Tuesday, April 3, 2012

Jack Lemmon: Tribute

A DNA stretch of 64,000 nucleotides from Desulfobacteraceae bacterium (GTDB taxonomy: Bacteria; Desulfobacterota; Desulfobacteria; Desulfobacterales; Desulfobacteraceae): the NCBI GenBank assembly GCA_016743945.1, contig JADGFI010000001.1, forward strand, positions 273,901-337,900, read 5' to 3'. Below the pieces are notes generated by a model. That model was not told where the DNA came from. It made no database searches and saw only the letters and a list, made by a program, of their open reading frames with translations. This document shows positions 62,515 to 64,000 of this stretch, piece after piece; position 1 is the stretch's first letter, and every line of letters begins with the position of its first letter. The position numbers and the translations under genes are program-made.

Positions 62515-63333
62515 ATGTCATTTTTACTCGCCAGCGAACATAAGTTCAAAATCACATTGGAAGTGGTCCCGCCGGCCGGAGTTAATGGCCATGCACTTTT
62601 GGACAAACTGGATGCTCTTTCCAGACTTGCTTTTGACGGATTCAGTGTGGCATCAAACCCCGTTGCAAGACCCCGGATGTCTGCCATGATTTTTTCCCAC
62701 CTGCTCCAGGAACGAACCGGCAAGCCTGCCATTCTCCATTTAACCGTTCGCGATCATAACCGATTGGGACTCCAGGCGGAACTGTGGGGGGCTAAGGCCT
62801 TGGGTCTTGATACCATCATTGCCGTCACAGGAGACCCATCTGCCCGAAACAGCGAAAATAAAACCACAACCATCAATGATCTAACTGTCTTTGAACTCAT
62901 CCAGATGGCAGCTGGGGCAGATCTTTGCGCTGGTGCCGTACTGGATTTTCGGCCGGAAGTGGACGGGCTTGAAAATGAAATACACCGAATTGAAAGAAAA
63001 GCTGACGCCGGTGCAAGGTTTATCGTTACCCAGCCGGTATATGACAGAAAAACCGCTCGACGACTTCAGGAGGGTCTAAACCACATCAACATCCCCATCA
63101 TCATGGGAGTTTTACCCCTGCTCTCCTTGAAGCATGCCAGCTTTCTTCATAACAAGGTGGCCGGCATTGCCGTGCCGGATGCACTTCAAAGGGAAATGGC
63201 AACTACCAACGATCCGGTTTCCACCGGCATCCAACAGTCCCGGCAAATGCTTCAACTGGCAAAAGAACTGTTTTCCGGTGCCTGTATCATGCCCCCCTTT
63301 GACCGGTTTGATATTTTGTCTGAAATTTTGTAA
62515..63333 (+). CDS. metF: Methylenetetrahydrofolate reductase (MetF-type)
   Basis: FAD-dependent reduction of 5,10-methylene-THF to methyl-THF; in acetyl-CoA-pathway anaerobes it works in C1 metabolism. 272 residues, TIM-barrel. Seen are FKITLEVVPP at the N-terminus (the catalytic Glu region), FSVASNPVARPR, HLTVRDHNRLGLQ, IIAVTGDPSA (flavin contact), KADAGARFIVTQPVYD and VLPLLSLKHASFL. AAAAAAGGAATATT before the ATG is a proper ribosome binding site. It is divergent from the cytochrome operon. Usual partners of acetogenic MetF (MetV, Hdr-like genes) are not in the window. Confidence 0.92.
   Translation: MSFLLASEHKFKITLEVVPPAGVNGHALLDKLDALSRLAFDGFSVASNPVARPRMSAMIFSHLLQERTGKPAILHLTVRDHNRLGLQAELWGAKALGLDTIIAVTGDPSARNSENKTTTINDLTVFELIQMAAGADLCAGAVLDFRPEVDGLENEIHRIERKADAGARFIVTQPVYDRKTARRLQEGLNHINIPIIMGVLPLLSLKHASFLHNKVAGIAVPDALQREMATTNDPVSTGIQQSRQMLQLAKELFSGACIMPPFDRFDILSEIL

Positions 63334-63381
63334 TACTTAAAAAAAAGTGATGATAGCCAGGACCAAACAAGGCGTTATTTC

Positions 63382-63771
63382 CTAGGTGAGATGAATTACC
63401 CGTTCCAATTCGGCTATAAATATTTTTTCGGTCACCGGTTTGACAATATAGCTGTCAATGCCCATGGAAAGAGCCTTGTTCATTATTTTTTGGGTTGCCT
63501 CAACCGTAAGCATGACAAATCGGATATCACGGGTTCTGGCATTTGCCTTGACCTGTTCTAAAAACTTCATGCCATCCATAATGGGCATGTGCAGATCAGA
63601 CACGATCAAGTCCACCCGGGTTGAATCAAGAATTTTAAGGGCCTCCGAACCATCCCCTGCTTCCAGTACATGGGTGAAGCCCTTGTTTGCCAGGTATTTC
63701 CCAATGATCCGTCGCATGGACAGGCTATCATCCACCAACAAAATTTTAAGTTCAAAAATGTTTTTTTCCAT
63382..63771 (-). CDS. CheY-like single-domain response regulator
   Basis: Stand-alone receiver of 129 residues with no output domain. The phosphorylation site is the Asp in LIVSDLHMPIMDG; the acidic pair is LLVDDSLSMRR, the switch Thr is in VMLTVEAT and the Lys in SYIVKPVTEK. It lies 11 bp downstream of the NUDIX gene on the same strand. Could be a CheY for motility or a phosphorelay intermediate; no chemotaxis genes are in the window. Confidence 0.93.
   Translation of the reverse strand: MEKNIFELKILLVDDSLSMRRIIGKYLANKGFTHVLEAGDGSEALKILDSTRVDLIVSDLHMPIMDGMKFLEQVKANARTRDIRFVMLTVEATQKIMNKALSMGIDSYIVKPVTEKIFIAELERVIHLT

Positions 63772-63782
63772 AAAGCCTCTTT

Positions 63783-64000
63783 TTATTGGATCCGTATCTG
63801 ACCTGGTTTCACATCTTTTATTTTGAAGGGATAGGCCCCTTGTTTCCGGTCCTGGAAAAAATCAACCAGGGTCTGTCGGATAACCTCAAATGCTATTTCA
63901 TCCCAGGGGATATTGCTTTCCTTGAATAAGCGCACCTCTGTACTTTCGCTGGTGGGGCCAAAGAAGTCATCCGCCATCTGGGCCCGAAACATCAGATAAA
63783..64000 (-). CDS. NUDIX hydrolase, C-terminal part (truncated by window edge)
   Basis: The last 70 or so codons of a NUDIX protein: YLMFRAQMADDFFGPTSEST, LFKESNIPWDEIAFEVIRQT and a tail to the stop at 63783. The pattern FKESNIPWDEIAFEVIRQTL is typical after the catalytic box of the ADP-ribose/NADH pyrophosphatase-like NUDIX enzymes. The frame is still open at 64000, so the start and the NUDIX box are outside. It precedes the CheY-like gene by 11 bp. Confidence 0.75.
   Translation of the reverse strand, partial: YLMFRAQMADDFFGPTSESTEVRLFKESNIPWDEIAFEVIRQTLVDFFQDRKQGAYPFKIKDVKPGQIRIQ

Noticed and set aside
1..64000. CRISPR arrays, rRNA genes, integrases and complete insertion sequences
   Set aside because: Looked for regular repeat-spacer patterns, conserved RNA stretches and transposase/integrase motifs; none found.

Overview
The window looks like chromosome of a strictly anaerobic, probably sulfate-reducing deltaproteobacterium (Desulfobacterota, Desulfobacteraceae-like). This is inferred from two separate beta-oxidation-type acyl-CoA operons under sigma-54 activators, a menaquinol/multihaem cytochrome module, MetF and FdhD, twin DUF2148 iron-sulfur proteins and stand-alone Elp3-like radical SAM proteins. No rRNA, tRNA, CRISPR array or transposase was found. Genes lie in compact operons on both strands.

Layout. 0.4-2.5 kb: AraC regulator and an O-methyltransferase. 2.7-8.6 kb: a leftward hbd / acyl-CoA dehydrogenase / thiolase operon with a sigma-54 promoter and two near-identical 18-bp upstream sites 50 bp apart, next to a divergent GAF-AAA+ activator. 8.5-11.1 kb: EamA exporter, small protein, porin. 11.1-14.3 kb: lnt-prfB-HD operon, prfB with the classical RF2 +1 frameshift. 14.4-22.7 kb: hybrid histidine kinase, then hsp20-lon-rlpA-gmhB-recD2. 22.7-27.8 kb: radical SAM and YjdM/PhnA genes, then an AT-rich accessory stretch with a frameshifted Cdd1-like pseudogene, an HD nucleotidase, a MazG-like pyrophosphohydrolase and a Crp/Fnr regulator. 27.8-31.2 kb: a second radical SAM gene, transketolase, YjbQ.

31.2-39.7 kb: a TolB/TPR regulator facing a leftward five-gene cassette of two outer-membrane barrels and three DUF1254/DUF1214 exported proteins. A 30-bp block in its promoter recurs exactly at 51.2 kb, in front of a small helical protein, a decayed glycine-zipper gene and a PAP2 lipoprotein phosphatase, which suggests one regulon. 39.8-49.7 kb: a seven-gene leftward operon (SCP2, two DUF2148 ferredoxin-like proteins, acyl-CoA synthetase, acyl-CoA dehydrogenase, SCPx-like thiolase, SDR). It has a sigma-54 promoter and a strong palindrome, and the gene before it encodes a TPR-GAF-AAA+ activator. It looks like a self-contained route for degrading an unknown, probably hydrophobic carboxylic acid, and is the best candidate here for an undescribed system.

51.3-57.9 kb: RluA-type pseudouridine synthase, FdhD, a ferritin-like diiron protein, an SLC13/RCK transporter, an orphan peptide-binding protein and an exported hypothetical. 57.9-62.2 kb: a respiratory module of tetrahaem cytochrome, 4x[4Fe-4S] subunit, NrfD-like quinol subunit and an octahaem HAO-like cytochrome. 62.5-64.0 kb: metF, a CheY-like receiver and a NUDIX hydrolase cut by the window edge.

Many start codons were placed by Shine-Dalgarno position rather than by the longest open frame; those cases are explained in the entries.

-summer 2001I knew i'd be returning to the Naples Dinner Theater for another show, but there was time for one final Orpheus Players production. When the Mallous family melodrama had resulted in one of our shows being shown the curb, i knew it was time to a home where i could do the edgier material i was building toward. I found a beautiful way to go out. Earlier in my life, when asked who my favorite actors were, i'd replied that i had no time for heroes or role models. But as i mellowed, i decided that if i ever had (like, at gunpoint) to switch lives with another actor, it would be Jack Lemmon. After his recent death, i decided to stage a tribute, performing scenes from his movies. With scheduling conflicts (mine included), we only had time for one weekend of shows, but that was fine. We played three venues. Opening night was a benefit for beach youth in conjunction with a new arts foundation, at the Red Coconut RV Park rec center. Saturday would be the Orpheus. Sunday would be the outdoor stage of the Rustic Cafe coffeehouse (the owners were sweet people, and it was nice to give them free publicity and business). I made calls and held auditions, sharing directing duties with Donna once more. After a couple shows off, Shane returned as stage manager, which filled me with happiness. He was part of seven Orpheus productions, and the only other person to be there at the beginning and end. Our first scene was from TRIBUTE, perhaps my favorite Jack film. I directed. Joe Porter played Jack's Scotty, thrilled to finally act with me. I played his introvert son Judd. Our third actor was Sarah List, an acquaintance who hadn't acted in years. She played Sally, the girl Scotty sets me up with. She was a delight, and, as it turned out, in the early stages of pregnancy. It was fun to show off a picture of us onstage, saying "That's a pregnant girl I'm kissin'." She and i share a rained-out picnic...her best moment, because of the rehearsal crack-ups that surrounded it, was when she wanted my pickle. Then Joe and i share a scene of failed connection. He goes out, and returns in a chicken suit. So funny and poignant; acting with him was sweet wonderfulness. I called my old buddy Jim Prosser in Sarasota to do new recordings of some of the movie music, and he sent back amazing stuff. Our second scene was from THE ODD COUPLE. Having already played both Felix and Oscar, i was happy to give the parts to others. Jim Hawley and Will Graves (our two Bobs from SEXUAL PERVERSITY) played Oscar and Felix. Donna directed, with assistance from me. They did nice work. Our third scene was from MISTER ROBERTS. I directed and played Pulver, the Lemmon role. Will played Doc, and Tom Corcoran, my buddy from PLAY ON!, played Roberts. I was so glad to finally get him involved, and his easygoing manner and stage presence were a delight. I was able to collect superb naval uniforms, with authentic insignia. The chemistry was wonderful, and i was very proud. Will and Derek Redd were still housemates, and a touch of sentimental perfection came about when i got Derek to record the voice of the radio announcer. Our fourth scene was from DAYS OF WINE AND ROSES. Will and Donna were Joe and Kirstie. They did the pier scene. I wanted us to do the motel scene where Joe refuses to drink with her. The pier scene was pleasant but forgettable, i thought. I knew i was right, but relented when Donna pulled the "look, if I'm gonna act in it…" card. I had thought of playing Joe, but with the scene choice, i happily gave the part to Will. I directed, and it was okay, but after the production was over, Donna admitted my scene would have been the better choice. The fifth scene was from GRUMPY OLD MEN. John Thomas played John, and newcomer Sharon Renna played the Ann-Margret part, in the scene where John reveals he hasn't had sex since the 70s. They captured the sweetness, and were just as delightful offstage. Our final scene was from SOME LIKE IT HOT. We played the party scene in Jack's bunk on the train, spliced with Osgood propositioning Jack. I played "Daphne", and Joe played Osgood. In heels, makeup, and a blonde curly wig, i was too sexy for my dress. As Sugar, we had newcomer Dana Winchell, a professional Marilyn impersonator. She was fantastic, and even embodied some of Marilyn's lost qualities offstage. The other party girls were Donna, Sharon, and Sarah. We were all together in a rollaway bed at the end of the scene. Rehearsing it was a gigglefest, particularly with Sarah's party prop, a foot-long salami. We rehearsed at different homes, then had tech week at the Red Coconut. A wonderful photojournalist named Saul Taffet did a shot of the cast standing on a ladder in our many costumes, for the cover of the Beach Bulletin. Dana was late, and missed the shoot. She was upset, and i said something like "that's what can happen when you're late". She was hurt, and vowed to finish her commitment, then never speak to me again. I tried to point out that, unlike some other cast members, our show had already given her coverage in the upcoming issue of Gulfshore Life magazine, which had a circulation all over Florida. She wouldn't be mollified. I was sad, because she had been starting to open up to me (yes, i was drawn to her, another wounded one). The first night went off wonderfully. The funniest moment came during the invocation. We hadn't been apprised that there would be a minister providing a pre-show blessing. Jim and Joe and i were backstage when the cleric started to drone on and on listing his "thank-yous". Joe, in Dodge's voice, finally whispered "my rough rasp, my lathe…", and a few more pieces of the unending "list" monologue he'd done in BURIED CHILD. The three of us were able to successfully muffle our laughter (i hope). It was a delightfully irreverent side of Joe that i hadn't seen before. The Orpheus night went off beautifully. On our final night, Dana had a previous commitment, so we'd prepped Sharon for Sugar's part. The inimitable Carrie Hill from BURIED CHILD took over as third party girl. The Rustic stage was about a third as large as the Coconut - it was a delightful challenge making the show work, and a wonderful cap to a great run. My mom had been able to locate a cd of Jack performing blues piano numbers (i'd remembered it but hadn't been able to find it), so we had Jack himself singing and playing some of our between-scene songs. I wrote a thank you to him in the program, and suspect he would have been proud of the love and laughter that surrounded us. I didn't make a big deal of it being my last Orpheus show, or even a little deal - i didn't tell anyone until a week later. Tony told me he had originally thought we might last for a show or two. In fourteen months i produced nine shows, directing and acting in eight.